Disadvantages and Advantages of Virtual Teams

A virtual team is comprised of members scattered in different locations. It’s not a surprise that this kind of working scenario has been on the rise. With better smartphones, more reliable Wifi and affordable laptops, it’s become easier for professionals to do their job no matter where they are – be it at a hotel room, in their own homes or even in a different country.

The advantages of virtual teams are clear: they allow employees to better manager their work and personal lives and it also provides them the opportunity to interact with colleagues from different places around the world. Companies benefit as well because they can take advantage of low-cost global talent and be able to reduce real estate costs by a significant amount. But is it for every company? This is where it’s best to weigh the advantages of virtual teams against its disadvantages.

List of Advantages of Virtual Teams

1. It allows companies to cut costs
Employing a virtual team means saving on expenses such as real estate and utilities. A lot of organizations also opt to outsource their operations to regions with low cost and as such, they can save on production cost through reduced raw material cost, operational cost and lower wages.

2. It allows companies to use global talent
One of the keys to success is having a team of highly skilled workers who can constantly deliver on tasks being asked of them. While it’s always best to look at the local talent pool first, what happens when the necessary skills you need just isn’t there? This is where hiring outside talent can help a company.

Even better, what if your company wants to expand to a certain market? Isn’t it better to have someone from that country on board? They can give you relevant insights that will help your business succeed.

3. It leads to higher productivity
It’s understood that employees need to work hard to course a better career path. But workers have lives too – they have families and interests outside of work and not being able to attend to these will leave them feeling depressed. Flexibility is a word that has been tossed around with regards to what will make employees happy. And some companies have started to work on that: allowing their staff to work remotely when needed and even limiting the number of days one has to work.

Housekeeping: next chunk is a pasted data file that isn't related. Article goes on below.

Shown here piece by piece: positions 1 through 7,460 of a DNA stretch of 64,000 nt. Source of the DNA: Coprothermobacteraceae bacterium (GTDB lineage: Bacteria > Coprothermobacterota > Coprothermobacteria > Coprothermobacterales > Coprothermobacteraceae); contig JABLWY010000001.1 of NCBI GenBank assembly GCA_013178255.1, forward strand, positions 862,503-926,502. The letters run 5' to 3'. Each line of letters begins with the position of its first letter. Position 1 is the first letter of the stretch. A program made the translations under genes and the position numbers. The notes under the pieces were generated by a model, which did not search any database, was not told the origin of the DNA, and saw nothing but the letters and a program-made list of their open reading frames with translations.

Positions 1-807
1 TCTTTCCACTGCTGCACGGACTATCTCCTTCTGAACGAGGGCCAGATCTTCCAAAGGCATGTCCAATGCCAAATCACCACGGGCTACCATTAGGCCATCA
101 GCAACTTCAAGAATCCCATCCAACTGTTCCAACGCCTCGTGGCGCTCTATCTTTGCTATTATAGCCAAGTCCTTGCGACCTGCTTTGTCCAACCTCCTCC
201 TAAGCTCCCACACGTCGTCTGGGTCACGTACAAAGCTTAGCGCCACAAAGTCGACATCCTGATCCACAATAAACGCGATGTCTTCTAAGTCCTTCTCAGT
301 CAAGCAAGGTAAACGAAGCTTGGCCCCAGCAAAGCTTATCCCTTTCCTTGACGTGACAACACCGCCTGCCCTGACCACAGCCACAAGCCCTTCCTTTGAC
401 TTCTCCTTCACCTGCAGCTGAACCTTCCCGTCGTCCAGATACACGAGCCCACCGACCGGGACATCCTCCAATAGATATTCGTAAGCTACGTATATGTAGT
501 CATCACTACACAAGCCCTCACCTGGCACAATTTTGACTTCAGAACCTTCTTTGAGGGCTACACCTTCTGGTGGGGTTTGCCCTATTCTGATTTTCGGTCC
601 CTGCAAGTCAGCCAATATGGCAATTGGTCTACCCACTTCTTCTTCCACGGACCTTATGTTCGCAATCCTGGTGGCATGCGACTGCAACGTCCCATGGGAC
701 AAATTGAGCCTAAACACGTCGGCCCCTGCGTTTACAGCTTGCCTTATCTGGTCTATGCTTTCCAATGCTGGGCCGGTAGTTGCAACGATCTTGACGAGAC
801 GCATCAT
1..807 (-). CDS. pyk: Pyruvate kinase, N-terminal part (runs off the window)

But with a virtual team in place, employees get the flexibility they need. It works pretty simple as well: the more satisfied a worker is, the better they can be at their job. And someone who works well is pretty productive which is very helpful for the company.

4. It allows a team to work on a project 24/7
Let’s say a team in Atlanta, Georgia is working on a software project. At the end of the day, they send what they have accomplished to another team in the Philippines for testing. The Philippine-based team tests the product and at the end of their work shift, send a report on any bugs as well as other concerns regarding the project. This cycle allows for a shorter development time and can speed up the release of a particular product. With this kind of setup, companies can answer the demands of both the global and local markets much faster.

5. It provides opportunities for employees